“Everyone has such a tale or legend in his heart –
Something he’s heard of, something he has dreamed,
Some grief or glory private to himself –
A childhood memory and a loneliness.”
Robert Nathan, Morning In Iowa (1944)
Angelo Montanaro | Clarinet & Saxophone
Giorgio Dellarole | Accordion
Lorenzo Micheli | Guitar
Daniele De Pascalis | Double Bass
Daniele Vineis | Percussion
Massimo Felici | Conductor & Banjo
n 2005, Lorenzo Micheli and I released our recording of the three Concertos for guitar and orchestra by Mario Castelnuovo-Tedesco, which was for both of us the second important disc fully dedicated to the Florentine composer in our personal discographies. That same year, four decades following the death of Castelnuovo-Tedesco, the long-awaited autobiography “Una vita di musica” (“A Musical Life”), compiled in Italian by Castelnuovo-Tedesco throughout his lifetime, finally came to light.
Until then, we had never heard about “Morning in Iowa” – Incidental music on a poem by Robert Nathan, op. 158, which was mentioned in the catalogue accompanying the autobiography, and to which Castelnuovo-Tedesco dedicated an entire chapter. As soon as Lorenzo located the manuscript and obtained permission to publish and perform the work, I eagerly began planning the production features.
Meanwhile, I became involved in directing and producing a small, but distinguished chamber music festival in Monopoli, Italy (an ancient, beautiful town on the sea a few miles south of Bari), called “Ritratti” (“Portraits”). Founded through the enthusiastic initiative of a handful of young musicians from the South of Italy, especially the pianist Antonia Valente, who passionately led the project from the very beginning, the festival has been increasing in importance and scope through the present time, involving every year famous guest artists working together with young musicians.
The first edition of the Festival took place in August 2005, and thus the Ensemble ’05 was born.
“…the land has something to say.”
Three years later, Lorenzo and I finally started earnest to work on “Morning in Iowa”.
Accidentally, just as the characters in Nathan’s story, the performing group was born from the meeting of people coming from diverse, distant regions of Italy. Most significantly, the remarkable accordion interpretation (“Mary Hilda was all New England…”) by the “northerner” Giorgio Dellarole, whose interaction with the outstanding talent of Angelo Montanaro, our young “southern” clarinetist (“Young Kit Vance was from Colorado…”), created an exceptional entente, all supported by the versatile Daniele De Pascalis (“Connor of Kansas, going home that night…”) on double bass.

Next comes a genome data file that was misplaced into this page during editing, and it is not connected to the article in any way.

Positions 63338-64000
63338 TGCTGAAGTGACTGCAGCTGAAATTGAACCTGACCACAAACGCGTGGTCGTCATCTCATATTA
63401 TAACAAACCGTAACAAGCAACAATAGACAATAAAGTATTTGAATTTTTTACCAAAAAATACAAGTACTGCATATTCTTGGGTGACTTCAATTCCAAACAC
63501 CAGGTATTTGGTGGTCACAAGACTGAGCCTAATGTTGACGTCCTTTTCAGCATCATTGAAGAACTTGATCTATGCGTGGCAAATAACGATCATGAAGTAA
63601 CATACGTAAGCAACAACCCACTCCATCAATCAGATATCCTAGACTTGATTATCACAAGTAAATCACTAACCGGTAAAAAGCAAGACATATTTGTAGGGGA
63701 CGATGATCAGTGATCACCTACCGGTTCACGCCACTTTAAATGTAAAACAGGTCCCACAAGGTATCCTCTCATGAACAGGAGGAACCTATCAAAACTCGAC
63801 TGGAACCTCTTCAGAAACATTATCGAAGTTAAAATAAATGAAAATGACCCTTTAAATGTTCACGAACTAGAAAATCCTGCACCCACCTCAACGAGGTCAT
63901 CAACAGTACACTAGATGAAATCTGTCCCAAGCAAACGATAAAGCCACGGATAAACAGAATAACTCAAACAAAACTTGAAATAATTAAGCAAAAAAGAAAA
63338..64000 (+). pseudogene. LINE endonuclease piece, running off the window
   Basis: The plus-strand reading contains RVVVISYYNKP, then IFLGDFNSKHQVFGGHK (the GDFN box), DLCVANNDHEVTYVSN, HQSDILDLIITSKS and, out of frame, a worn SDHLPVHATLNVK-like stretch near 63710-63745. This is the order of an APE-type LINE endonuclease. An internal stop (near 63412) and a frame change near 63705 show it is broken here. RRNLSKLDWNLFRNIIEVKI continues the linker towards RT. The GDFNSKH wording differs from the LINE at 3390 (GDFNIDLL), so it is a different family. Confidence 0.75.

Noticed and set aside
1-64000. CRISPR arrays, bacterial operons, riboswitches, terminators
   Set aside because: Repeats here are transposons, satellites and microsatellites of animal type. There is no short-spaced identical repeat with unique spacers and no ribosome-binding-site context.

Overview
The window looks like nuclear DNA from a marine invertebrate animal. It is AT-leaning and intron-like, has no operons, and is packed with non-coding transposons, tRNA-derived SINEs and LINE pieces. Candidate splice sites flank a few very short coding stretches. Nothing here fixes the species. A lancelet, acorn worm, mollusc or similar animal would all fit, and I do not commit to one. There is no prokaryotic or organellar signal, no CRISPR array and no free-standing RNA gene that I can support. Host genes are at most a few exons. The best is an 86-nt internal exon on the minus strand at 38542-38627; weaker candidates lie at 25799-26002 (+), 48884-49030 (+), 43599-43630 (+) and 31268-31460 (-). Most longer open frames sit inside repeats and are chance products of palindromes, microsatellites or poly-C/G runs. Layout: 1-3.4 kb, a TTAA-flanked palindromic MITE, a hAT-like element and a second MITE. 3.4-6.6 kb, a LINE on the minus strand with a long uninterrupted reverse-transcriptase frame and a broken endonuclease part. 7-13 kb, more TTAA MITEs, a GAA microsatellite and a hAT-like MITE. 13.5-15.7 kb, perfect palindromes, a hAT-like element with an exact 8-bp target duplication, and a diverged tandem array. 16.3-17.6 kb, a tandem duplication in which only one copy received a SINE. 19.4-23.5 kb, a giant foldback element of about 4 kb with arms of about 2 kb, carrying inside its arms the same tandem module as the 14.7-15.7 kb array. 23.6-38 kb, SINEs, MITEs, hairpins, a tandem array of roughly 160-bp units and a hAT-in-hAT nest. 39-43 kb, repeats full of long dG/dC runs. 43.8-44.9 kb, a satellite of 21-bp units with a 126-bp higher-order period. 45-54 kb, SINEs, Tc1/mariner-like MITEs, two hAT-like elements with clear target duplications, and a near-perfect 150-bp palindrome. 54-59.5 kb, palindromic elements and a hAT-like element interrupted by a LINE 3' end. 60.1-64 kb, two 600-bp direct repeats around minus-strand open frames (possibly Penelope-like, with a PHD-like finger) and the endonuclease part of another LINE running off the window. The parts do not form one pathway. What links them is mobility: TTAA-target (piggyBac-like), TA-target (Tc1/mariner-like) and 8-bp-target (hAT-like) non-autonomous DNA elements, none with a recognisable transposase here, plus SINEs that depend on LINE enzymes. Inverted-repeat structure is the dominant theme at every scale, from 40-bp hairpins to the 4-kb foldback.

Since musical direction was necessary, and the guitar part obviously belonged to Lorenzo, I earned the responsability of conducting the ensemble, particularly given my knowledge and passion for Castelnuovo- Tedesco’s music (I have to admit I had never touched a banjo before!). We just needed the perfect narrator, and couldn’t have been more fortunate than to get David for this role; he is primarly a musician — and a great one, at that! — not an actor; he truly loves poetry, and deeply feels the enchantment of American landscapes, the epic nature of such a journey; so, despite his British origin, his understanding of the text and his warm, charming voice suited perfectly to the verses of Nathan.
“Morning in Iowa” was premiered during the 4th edition of “Ritratti” Festival (2008), entitled “La Musica dell’Esilio” (“Music out of Exile”), celebrating the 40th anniversary of the death of Mario Castelnuovo- Tedesco: works by Falla, Milhaud, Schönberg, Bartók, Stravinskij and other “exiles” were included in the program of the Festival; the ensemble that performed in Monopoli on August 8th was formed by the same musicians appearing in this recording, with the only exception of the percussionist Leonardo Losciale, now replaced by Daniele Vineis; the recording sessions were accomplished in 2010, after a few performances throughout Europe.
So, this is it: after a seven-year-long journey, the first recording by the Ensemble ’05 is affectionately dedicated to Mario Castelnuovo-Tedesco, the Florentine gentleman who never had the chance to listen to a complete performance of this work during his lifetime, who, suspended between two worlds, was an artist who expressed so well the character of modern Italian music in the early 20th-century, and whose students, including André Previn, Henry Mancini, John Williams, Jerry Goldsmith, and many more, represent his priceless legacy to a whole generation of American composers.
“…above all, I find it amusing to show to my American colleagues
that, if I choose, I can be and sound more American than Americans!”
Mario Castelnuovo-Tedesco, Una vita di musica (1955)
Massimo Felici, Monopoli (August 4, 2012)